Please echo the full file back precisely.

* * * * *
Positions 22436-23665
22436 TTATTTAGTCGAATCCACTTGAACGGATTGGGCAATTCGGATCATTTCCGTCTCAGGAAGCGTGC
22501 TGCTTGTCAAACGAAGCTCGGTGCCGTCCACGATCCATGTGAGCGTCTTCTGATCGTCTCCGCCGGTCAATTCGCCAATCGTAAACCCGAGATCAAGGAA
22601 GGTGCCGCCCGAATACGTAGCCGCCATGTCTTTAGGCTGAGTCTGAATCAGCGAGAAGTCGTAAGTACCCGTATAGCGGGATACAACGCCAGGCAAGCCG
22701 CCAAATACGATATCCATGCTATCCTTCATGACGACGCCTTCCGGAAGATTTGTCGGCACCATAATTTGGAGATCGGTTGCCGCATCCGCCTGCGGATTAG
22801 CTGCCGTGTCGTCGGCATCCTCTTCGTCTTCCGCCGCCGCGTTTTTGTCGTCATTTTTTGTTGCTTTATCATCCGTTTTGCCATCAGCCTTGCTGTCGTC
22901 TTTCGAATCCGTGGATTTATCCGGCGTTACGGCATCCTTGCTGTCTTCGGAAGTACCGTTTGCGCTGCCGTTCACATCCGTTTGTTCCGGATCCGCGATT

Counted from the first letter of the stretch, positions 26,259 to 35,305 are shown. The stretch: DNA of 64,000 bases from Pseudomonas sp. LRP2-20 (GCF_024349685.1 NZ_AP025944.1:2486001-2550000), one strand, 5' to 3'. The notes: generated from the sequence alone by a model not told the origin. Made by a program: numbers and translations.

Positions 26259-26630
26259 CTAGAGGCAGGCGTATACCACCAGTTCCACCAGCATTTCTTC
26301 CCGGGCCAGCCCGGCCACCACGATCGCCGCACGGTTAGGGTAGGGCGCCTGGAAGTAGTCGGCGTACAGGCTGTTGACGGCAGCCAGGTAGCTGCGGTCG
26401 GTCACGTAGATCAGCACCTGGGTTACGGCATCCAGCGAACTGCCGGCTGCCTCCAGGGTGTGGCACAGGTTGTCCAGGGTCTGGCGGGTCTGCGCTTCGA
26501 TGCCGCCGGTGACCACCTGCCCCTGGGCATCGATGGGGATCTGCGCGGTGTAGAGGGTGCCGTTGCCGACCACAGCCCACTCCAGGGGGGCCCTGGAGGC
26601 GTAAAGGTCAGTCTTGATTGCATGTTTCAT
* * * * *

Positions 22436-23665
22436 TTATTTAGTCGAATCCACTTGAACGGATTGGGCAATTCGGATCATTTCCGTCTCAGGAAGCGTGC
22501 TGCTTGTCAAACGAAGCTCGGTGCCGTCCACGATCCATGTGAGCGTCTTCTGATCGTCTCCGCCGGTCAATTCGCCAATCGTAAACCCGAGATCAAGGAA
22601 GGTGCCGCCCGAATACGTAGCCGCCATGTCTTTAGGCTGAGTCTGAATCAGCGAGAAGTCGTAAGTACCCGTATAGCGGGATACAACGCCAGGCAAGCCG
22701 CCAAATACGATATCCATGCTATCCTTCATGACGACGCCTTCCGGAAGATTTGTCGGCACCATAATTTGGAGATCGGTTGCCGCATCCGCCTGCGGATTAG
22801 CTGCCGTGTCGTCGGCATCCTCTTCGTCTTCCGCCGCCGCGTTTTTGTCGTCATTTTTTGTTGCTTTATCATCCGTTTTGCCATCAGCCTTGCTGTCGTC
22901 TTTCGAATCCGTGGATTTATCCGGCGTTACGGCATCCTTGCTGTCTTCGGAAGTACCGTTTGCGCTGCCGTTCACATCCGTTTGTTCCGGATCCGCGATT

Counted from the first letter of the stretch, positions 26,259 to 35,305 are shown. The stretch: DNA of 64,000 bases from Pseudomonas sp. LRP2-20 (GCF_024349685.1 NZ_AP025944.1:2486001-2550000), one strand, 5' to 3'. The notes: generated from the sequence alone by a model not told the origin. Made by a program: numbers and translations.

Positions 26259-26630
26259 CTAGAGGCAGGCGTATACCACCAGTTCCACCAGCATTTCTTC
26301 CCGGGCCAGCCCGGCCACCACGATCGCCGCACGGTTAGGGTAGGGCGCCTGGAAGTAGTCGGCGTACAGGCTGTTGACGGCAGCCAGGTAGCTGCGGTCG
26401 GTCACGTAGATCAGCACCTGGGTTACGGCATCCAGCGAACTGCCGGCTGCCTCCAGGGTGTGGCACAGGTTGTCCAGGGTCTGGCGGGTCTGCGCTTCGA
26501 TGCCGCCGGTGACCACCTGCCCCTGGGCATCGATGGGGATCTGCGCGGTGTAGAGGGTGCCGTTGCCGACCACAGCCCACTCCAGGGGGGCCCTGGAGGC
26601 GTAAAGGTCAGTCTTGATTGCATGTTTCAT